This post on *Understanding Uncertainty* bears the amusing, alarming and somewhat over-stated title **“Court of Appeal bans Bayesian probability (and Sherlock Holmes)”**. It’s not unusual for people to experience a little intellectual indigestion when first faced with the Bayesian probabilistic paradigm; it is particularly prevalent among people whose point of view is roughly speaking “frequentist”, even though they may have had no formal education in probability in their lives. Personally, I think that the judge’s criticisms, and *Understanding Uncertainty*‘s criticisms of those criticisms, are somewhat overblown.

However, I will advance one criticism of Bayesian probability as applied to practical situations. The basic axiom of the Bayesian paradigm is that one’s state of knowledge (or uncertainty) can be encapsulated in a *unique*, well-defined probability measure ℙ (the “prior”) on some sample space. Having done this, the only sensible way to update your probability measure (to produce a “posterior”) in light of new evidence is to condition it using Bayes’ rule — and I have no bone of contention with that theorem. My issue is with specifying a *unique* prior. If I believe that a coin is perfectly balanced, then I might be willing to commit to the prior ℙ for which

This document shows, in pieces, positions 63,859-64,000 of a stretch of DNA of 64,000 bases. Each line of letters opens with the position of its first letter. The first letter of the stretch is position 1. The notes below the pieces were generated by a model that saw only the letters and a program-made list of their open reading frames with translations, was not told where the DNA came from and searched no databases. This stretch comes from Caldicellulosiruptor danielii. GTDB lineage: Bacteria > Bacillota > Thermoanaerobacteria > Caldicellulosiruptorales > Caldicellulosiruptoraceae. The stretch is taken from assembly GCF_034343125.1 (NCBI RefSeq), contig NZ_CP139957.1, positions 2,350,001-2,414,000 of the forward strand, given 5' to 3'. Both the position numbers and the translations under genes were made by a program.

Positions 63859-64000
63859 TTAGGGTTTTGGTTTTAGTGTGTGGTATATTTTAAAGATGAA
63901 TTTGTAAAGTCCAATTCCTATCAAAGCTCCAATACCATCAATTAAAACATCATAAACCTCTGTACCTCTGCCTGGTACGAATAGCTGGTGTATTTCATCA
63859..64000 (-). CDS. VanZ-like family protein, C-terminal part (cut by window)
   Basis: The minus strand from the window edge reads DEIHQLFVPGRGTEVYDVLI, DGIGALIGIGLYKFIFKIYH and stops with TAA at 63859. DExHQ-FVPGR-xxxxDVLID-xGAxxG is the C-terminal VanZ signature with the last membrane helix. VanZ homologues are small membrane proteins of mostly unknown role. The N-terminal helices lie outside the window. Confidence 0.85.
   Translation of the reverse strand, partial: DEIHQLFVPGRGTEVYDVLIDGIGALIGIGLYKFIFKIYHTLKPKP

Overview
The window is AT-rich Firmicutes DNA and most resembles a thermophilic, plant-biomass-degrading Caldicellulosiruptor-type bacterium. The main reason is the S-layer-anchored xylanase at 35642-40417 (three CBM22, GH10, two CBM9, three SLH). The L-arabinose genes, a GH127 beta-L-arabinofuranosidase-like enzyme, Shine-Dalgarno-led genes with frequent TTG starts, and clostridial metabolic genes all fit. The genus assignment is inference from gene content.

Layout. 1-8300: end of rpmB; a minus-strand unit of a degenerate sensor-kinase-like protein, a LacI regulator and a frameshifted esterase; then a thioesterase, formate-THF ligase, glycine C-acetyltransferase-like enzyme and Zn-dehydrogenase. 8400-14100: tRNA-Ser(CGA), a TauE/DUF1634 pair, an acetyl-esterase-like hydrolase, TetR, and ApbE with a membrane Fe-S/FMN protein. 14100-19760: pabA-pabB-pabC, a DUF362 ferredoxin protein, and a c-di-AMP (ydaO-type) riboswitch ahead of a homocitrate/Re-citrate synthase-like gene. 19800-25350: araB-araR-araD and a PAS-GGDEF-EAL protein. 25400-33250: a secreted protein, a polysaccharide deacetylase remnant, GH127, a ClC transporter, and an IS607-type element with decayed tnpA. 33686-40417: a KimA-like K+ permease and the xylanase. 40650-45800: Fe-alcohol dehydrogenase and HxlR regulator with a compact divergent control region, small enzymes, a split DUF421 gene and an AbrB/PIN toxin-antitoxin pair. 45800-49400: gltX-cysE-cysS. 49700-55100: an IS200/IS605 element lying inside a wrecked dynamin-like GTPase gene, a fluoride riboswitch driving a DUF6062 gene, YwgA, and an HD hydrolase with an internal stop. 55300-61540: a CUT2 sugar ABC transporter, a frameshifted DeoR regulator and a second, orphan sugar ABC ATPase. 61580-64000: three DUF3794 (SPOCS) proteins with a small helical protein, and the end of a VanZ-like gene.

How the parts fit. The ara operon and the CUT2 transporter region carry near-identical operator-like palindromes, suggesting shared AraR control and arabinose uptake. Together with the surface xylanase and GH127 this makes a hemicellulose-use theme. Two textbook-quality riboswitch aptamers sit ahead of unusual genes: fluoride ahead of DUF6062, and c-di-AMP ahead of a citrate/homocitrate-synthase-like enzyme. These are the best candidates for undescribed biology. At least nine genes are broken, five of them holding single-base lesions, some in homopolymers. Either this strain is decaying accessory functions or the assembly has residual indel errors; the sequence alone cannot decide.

ℙ[heads] = ℙ[tails] = 1/2.

But can I really know that the coin is perfectly fair? Can I reasonably be expected to tell the difference between a perfectly fair coin and one for which

| ℙ[heads] − ℙ[tails] | ≤ 10^{−100}?

(By Hoeffding’s inequality, to be satisfied with confidence level 1 − *ε* of the truth of this inequality would take of the order of 10^{100} (− log *ε*)^{1/2} / √2 (i.e. lots!) independent flips of the coin.) If not, then *any* prior distribution ℙ that satisfies this inequality should be a reasonable prior, and *all* the resulting posteriors are similarly reasonable conclusions. This kind of extended Bayesian point of view goes by the name of the **robust Bayesian paradigm**. It may seem that the difference between 10^{−100} and 0 is negligible… but it is not! The results of statistical tests can depend very sensitively on the assumptions made, especially when there is little data available to filter through those assumptions (and, scarily, sometimes even in the limit of infinite data!).

So, yes, I agree that (classical) Bayesian statistics shouldn’t be let near life-or-death cases in a courtroom. But robust Bayesian statistics? I could support that…